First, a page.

Saturday, April 22, 2017

Is Homo floresiensis a Sister Species of Homo habilis?

A short blurb in Science Magazine attempts to lay to rest one of the nagging questions in recent human evolution: where did the diminutive “hobbits” originate?  A report by the Australian National University suggests that Homo floresiensis is a sister species of Homo habilis
Data from the study concluded there was no evidence for the popular theory that Homo floresiensis evolved from the much larger Homo erectus, the only other early hominid known to have lived in the region with fossils discovered on the Indonesian mainland of Java.

Study leader Dr Debbie Argue of the ANU School of Archaeology & Anthropology, said the results should help put to rest a debate that has been hotly contested ever since Homo floresiensis was discovered.

"The analyses show that on the family tree, Homo floresiensis was likely a sister species of Homo habilis. It means these two shared a common ancestor," Dr Argue said.

"It's possible that Homo floresiensis evolved in Africa and migrated, or the common ancestor moved from Africa then evolved into Homo floresiensis somewhere."

Homo floresiensis is known to have lived on Flores until as recently as 54,000 years ago.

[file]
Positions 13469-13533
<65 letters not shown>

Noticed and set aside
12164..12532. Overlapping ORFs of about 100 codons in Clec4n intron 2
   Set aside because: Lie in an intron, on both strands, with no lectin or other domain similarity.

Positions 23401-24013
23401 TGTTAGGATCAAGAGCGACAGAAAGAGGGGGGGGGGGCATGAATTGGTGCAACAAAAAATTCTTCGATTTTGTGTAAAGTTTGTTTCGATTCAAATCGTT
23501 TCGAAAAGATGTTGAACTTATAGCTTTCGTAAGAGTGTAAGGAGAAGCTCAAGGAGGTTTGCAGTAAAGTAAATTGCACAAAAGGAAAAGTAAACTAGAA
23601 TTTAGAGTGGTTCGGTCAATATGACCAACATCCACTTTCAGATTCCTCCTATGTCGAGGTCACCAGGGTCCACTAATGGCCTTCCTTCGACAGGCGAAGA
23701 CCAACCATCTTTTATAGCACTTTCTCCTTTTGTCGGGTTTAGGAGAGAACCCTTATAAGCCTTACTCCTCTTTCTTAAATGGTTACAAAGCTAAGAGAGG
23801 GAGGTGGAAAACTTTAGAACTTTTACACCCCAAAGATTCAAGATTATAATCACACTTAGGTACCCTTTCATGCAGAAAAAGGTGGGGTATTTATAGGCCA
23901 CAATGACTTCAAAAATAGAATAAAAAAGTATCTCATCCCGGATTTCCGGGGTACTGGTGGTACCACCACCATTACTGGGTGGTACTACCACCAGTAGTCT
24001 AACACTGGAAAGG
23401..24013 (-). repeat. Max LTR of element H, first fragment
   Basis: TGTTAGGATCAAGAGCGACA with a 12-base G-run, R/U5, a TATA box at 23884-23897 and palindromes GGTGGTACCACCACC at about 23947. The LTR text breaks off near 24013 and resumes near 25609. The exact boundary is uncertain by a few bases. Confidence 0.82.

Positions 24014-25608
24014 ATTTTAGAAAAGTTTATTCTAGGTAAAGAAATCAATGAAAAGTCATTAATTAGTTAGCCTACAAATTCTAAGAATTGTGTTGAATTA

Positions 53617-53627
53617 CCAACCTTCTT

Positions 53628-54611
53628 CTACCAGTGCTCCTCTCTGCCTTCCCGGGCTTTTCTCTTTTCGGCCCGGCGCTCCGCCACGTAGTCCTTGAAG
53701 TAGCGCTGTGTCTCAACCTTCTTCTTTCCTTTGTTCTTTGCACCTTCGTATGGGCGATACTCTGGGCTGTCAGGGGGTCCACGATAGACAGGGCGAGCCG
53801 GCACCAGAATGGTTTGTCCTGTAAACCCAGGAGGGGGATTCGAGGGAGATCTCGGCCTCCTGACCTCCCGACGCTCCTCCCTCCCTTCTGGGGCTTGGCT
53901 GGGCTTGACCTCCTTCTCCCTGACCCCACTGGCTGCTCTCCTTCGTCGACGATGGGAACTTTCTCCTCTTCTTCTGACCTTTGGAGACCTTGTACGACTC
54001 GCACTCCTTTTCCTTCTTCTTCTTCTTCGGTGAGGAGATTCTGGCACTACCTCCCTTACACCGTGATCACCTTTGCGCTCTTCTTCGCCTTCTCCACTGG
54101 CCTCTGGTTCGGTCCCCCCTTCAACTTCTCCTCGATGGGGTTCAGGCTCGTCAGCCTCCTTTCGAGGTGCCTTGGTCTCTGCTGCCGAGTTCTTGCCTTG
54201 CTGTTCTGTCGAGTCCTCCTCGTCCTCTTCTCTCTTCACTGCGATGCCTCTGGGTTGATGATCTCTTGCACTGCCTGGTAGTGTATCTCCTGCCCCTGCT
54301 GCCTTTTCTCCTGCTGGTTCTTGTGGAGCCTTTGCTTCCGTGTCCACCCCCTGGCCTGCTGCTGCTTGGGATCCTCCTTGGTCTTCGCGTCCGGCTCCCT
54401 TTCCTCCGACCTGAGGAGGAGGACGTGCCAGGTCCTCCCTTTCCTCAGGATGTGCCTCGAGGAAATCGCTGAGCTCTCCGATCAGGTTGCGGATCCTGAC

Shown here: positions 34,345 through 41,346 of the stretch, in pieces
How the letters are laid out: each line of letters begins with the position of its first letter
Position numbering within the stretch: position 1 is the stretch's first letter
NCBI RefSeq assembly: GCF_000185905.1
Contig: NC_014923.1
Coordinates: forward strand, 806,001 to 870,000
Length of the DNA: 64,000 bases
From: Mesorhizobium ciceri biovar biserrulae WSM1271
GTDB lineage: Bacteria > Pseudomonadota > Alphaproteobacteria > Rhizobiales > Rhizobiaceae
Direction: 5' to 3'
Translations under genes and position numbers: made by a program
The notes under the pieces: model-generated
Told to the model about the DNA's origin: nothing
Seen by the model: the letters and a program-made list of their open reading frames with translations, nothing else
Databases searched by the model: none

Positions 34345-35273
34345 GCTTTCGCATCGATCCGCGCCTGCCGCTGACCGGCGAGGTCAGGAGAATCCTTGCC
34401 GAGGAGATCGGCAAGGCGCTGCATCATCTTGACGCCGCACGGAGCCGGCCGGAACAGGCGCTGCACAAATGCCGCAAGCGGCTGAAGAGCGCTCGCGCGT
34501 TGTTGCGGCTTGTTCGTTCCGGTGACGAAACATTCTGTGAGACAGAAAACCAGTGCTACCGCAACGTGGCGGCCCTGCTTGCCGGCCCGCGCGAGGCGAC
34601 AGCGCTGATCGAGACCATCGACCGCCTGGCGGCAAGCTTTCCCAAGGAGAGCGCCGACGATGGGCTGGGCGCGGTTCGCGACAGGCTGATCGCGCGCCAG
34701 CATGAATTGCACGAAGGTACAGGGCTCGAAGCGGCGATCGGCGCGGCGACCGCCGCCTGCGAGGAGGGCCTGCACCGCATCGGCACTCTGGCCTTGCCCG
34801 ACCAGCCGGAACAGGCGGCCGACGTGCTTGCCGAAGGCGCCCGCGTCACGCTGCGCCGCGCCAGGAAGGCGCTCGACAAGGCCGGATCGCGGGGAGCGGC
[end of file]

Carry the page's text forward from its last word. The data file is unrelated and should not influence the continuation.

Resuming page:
How do we know this?
Where previous research had focused mostly on the skull and lower jaw, this study used 133 data points ranging across the skull, jaws, teeth, arms, legs and shoulders.

Dr Argue said none of the data supported the theory that Homo floresiensis evolved from Homo erectus.
I think that it is passing peculiar that we have found absolutely nothing else like this in over 100 years of searching in this area, but who knows what these smaller islands have hidden in them. This also raises interesting questions. Since we know that early Homo got as far as Russian Georgia, is it possible they got as far as Flores? That's a long way.  Is it possible that incoming Homo erectus out-competed them in most places except for a few small refugia?  Also possible.   Hopefully more information will turn up to help us answer these questions.

1 comment:

  1. Has anything more basal than H. erectus ever been found outside of Africa? Until there's a better record, I'm more inclined to think that H. floresiensis is an erectine offshoot with features merely convergent with H. habilus rather than directly derived from it.